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LEADERSHIP AT ALL LEVELS
Who is going to lead agribusiness tomorrow? Who is going to serve as the employee base to help the industry grow and prosper? Charlie Fischer knows that the work done with youth in developing leadership today will shape how our world looks in the future. That's why he is very passionate about forwarding leadership education and inclusion of all people. While "leadership at all levels" is an important concept that Fischer encourages among employees at Dow AgroSciences, it extends to the work he does for the entire community.

DEVELOPING LEADERS

During his tenure as chairman of the National FFA Sponsors Board, Fischer had the opportunity to interact with many of the youth serving as leaders. "The polish and positive leadership skills in these youth reinforced for me the importance of programs that help kids turn into leaders," Fischer says. "I was very proud to help the FFA enhance programs that open doors for those who will no doubt lead the industry in the future."

Fischer's ability to see the big picture is appreciated. "A real testimony to a leader is their ability to see beyond the day-to-day and think about the future leadership needed for their industry," says Bernie Staller, chief operating officer of the National FFA Organization and Foundation. "Charlie is that kind of leader who is thinking about developing the talent pool."

Staller acknowledges that Fischer has helped the FFA expand the scope of its programs to address agriculture's growing needs. "Charlie has been a key influencer of FFA's expansion into areas beyond farming, such as the food, fiber and natural resource system. He has also been very instrumental in our life sciences efforts," Staller says.

Fischer also played a role in helping move the National FFA headquarters to Indianapolis, where it sits on a corner of the Dow AgroSciences campus. "By nature of proximity, we can make youth aware of the potential employment in the ag industry," Fischer says.

Fischer has also been involved in other youth programs, such as Junior Achievement. "Junior Achievement is an important program because it helps students understand the business world. They are able to see what businesses contribute to society and understand more about career choices," he says. "I think that companies have an obligation to spend time with youth to develop their interests and skills, and my involvement with Junior Achievement allowed me to help young people become contributing members of society."

PROVIDING OPPORTUNITIES

Fischer's leadership also extends to providing opportunities for those with disabilities. "Everyone has the right to live up to their potential, and I think that people and companies need to be involved in efforts that help those less fortunate to participate in meaningful ways," Fischer says. Fischer is an advocate of Noble of Indiana, a group that helps individuals with disabilities reach their potential and enhance their skills.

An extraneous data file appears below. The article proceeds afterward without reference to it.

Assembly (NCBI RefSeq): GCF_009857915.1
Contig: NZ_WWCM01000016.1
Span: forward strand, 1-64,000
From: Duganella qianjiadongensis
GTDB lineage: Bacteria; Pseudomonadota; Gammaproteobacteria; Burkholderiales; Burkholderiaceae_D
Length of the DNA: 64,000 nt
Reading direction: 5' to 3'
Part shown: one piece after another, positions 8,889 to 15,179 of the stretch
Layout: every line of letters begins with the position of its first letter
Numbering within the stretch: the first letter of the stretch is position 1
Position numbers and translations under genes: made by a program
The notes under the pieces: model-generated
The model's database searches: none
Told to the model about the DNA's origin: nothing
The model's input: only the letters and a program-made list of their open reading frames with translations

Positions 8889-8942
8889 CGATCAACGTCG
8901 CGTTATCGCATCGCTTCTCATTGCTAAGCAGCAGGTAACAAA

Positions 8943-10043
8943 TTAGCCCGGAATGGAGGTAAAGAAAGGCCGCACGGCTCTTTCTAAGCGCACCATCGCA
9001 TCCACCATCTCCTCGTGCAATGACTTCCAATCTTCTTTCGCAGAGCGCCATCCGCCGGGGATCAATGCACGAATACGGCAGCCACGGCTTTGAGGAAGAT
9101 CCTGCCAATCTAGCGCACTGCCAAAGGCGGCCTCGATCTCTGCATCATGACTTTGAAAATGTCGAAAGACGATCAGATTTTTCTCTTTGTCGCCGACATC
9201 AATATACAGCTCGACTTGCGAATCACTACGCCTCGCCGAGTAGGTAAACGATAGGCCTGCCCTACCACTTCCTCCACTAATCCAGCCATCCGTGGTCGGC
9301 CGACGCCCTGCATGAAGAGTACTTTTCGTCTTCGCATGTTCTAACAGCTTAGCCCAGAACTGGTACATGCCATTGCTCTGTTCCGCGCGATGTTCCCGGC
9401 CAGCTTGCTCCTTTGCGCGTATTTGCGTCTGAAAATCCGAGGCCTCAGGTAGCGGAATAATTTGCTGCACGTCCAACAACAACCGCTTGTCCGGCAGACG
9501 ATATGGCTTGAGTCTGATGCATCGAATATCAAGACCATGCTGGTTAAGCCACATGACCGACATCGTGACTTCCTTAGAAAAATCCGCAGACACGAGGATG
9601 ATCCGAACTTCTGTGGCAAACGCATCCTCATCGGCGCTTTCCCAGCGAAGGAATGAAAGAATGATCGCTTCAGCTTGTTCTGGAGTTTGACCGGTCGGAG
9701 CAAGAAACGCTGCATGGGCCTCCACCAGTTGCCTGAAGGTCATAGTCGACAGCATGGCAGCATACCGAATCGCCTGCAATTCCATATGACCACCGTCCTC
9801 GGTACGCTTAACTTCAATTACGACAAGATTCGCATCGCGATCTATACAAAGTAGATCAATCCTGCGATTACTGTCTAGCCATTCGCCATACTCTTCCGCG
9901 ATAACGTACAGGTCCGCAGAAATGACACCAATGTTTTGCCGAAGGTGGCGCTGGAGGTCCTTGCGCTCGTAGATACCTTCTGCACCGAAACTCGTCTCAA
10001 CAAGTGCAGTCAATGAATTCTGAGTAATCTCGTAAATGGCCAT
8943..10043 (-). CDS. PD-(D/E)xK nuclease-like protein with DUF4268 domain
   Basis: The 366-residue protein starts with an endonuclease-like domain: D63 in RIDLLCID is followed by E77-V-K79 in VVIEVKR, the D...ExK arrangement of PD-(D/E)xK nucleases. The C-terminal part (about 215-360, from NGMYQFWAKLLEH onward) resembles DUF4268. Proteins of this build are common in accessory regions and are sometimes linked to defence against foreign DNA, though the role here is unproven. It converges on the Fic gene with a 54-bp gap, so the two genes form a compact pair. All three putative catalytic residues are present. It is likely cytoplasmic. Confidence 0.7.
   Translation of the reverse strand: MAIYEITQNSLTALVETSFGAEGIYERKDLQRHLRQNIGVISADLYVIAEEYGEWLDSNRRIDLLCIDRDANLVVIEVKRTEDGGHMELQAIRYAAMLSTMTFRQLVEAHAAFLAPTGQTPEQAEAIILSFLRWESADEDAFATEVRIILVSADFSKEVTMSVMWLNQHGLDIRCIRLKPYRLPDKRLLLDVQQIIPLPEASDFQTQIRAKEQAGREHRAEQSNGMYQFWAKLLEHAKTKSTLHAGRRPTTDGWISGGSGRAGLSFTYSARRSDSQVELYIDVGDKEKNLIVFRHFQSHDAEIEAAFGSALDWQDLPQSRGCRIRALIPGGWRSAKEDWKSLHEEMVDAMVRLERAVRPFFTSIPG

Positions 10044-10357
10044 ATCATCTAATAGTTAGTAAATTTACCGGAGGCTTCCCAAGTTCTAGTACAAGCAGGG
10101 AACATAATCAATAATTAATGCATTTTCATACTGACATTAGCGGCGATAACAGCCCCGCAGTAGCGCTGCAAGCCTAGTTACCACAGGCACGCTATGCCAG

Every day, a team of Noble workers and their supervisors are at Dow AgroSciences helping conduct routine tasks in the area of research and development. "Putting soil into pots, cleaning the carts and thinning plants are routine but essential tasks. The Noble participants benefit by the accomplishment related to employment and helping with necessary work, and we benefit in that our scientists are freed up to focus on other things," Fischer says. "This type of program allows everyone to win - from the Noble workers, to our company and to our own employees, who feel good about how we are helping people feel included in society."

In fact, Fischer was named winner of the 2001 Noble of Indiana Community Award. This award recognizes and honors corporations or community leaders who provide outstanding service to Noble, either by enhancing governance or by facilitating the implementation of planned programs and services.

"Mr. Fischer's leadership in fostering diversity in the workforce goes beyond his commitment to providing employment," says Ervin Picha, president, Noble of Indiana. "Last year he decided that the contributions of individuals with disabilities to the workplace needed to be communicated more clearly. He directed the construction of a huge, permanent display at the company's headquarters featuring photos and captions of how the company has benefited from its partnership with Noble. This display is seen by hundreds of people who tour Dow AgroSciences each year."

Fischer's work with Noble was also recognized by the Indianapolis Mayor's Advisory Council on Disabilities. Fischer was named the 2002 Education and Employment Award winner for his dedication and commitment to providing educational training and career opportunities to persons with disabilities.

"I believe in the ability of everyone to succeed, and the men and women of Noble illustrate this belief every day," Fischer says. "It is very gratifying to open doors that can truly change lives."

Ultimately, the fate of agriculture and all business depends on the ability of future generations of leaders to take the reins. Through his involvement with youth and encouraging inclusion, Charlie Fischer has dedicated his time to developing leadership at all levels. AM

AgriMarketing would like to thank Kenda Resler Friend of Dow AgroSciences, LLC, for her contribution to this supplement.


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